MANHATTAN, KANSAS, U.S. — Kansas State University’s International Grains Program Institute (IGP) is planning two milling courses in June: Managing Mill Balance and Control, June 2-5; and Milling Practices to Improve Flour Quality, June 9-12. Both will be at the IGP Institute Conference Center in Manhattan, Kansas, U.S.

This is the second year for the newly designed Managing Mill Balance and Control course.

“The course is focused on the milling principles applied to setting and balancing the break system to optimize flour extraction,” said Mark Fowler, IGP associate director and course coordinator. “Maintaining the mass balance of products flowing through the mill is a critical part of optimizing mill performance.”

The course covers topics including measuring break extraction, optimizing break release and product distribution for different classes of wheat and the impact of wheat quality on extraction. It provides students with more information about the milling process and how employees impact it.
The training is designed for milling engineers, operation managers, production managers and shift managers. Practical work experience in a flour mill is required to take the course.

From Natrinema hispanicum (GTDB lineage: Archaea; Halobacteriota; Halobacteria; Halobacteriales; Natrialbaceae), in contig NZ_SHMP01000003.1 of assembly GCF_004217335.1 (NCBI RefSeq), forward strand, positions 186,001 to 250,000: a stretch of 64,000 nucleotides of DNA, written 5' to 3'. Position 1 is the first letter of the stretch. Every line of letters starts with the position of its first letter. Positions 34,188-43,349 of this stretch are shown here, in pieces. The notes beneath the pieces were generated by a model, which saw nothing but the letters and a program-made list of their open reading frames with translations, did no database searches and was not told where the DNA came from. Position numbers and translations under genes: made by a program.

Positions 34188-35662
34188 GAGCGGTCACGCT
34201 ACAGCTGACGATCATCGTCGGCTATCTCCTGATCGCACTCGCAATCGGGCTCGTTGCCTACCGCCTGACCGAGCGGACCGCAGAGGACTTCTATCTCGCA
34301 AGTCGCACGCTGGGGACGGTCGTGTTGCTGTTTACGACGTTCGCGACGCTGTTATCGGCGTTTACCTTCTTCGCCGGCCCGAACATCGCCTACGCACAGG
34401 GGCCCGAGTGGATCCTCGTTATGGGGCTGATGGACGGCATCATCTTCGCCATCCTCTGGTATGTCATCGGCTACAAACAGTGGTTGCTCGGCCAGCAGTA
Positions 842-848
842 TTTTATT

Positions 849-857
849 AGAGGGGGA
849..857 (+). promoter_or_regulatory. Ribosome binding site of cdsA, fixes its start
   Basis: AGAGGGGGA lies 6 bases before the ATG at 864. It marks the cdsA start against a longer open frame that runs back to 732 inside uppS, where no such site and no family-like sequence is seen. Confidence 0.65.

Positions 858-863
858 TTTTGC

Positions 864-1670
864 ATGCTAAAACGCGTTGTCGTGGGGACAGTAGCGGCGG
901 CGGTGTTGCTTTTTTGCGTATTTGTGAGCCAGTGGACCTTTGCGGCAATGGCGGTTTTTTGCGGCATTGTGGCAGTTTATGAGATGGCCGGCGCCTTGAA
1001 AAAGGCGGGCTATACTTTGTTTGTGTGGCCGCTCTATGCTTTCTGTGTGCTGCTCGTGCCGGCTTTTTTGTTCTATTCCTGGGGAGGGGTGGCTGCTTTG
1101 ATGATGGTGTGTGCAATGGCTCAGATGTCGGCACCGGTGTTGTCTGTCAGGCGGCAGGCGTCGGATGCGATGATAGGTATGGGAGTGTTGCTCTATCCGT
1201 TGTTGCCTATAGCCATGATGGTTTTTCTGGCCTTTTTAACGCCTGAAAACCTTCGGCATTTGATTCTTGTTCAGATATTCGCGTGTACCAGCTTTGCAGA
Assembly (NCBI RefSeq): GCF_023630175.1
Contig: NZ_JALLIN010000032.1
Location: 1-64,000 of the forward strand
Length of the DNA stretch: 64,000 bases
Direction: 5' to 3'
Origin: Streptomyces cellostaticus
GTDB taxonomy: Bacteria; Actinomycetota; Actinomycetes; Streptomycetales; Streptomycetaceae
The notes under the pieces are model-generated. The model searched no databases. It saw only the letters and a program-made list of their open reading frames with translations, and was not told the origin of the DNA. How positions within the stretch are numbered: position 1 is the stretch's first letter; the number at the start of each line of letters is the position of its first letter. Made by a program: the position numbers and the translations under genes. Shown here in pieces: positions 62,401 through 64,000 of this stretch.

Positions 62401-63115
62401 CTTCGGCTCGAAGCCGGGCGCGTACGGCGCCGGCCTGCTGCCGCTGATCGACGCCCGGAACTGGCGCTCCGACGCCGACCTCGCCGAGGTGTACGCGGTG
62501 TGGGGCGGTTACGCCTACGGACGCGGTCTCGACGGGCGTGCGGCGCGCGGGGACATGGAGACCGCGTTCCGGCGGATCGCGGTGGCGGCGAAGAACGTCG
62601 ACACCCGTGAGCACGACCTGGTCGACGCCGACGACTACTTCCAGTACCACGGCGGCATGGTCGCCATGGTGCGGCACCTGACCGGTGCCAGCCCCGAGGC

Participant John Underhill from the 2014 course said going over the introductory information of milling was beneficial.

“I don’t actually mill on a daily basis, but I oversee those who do,” Underhill said. “So having a better understanding of what they’re required to do helps me out on my daily job.”

The Milling Practices to Improve Flour Quality course is an advanced training that will provide participants with an understanding of quantitative techniques to analyze and improve the quality of flour produced by improving their skills in evaluating the impact of milling on flour quality characteristics and milling efficiency, said Fowler.

The training is designed for milling engineers, operation managers, production managers, head millers and shift managers. However, anyone with a theoretical milling background and practical work experience in a flour milling may attend.

Topics covered in the training include analysis of mill flow sheets and design, analysis of mill balance and product distribution, adjustment of roll stands, sifting and sifter design, purification system and process control.

Past course participant Steve Mortimer said the hands-on portion of the course was the most beneficial.

“I wanted to learn about the physics of the machinery in wheat milling, how they work and what order they should go in,” Mortimer said. “I really enjoyed the mill work and the Hal Ross Flour Mill classes were a great way to learn. I enjoyed working with the machinery.”

Upon successful completion of either course, participants will receive continuing education credits that may be used toward a specialist certificate through the GEAPS-KSU Grain Processing Management credential.

To register, visit For more information visit the IGP website at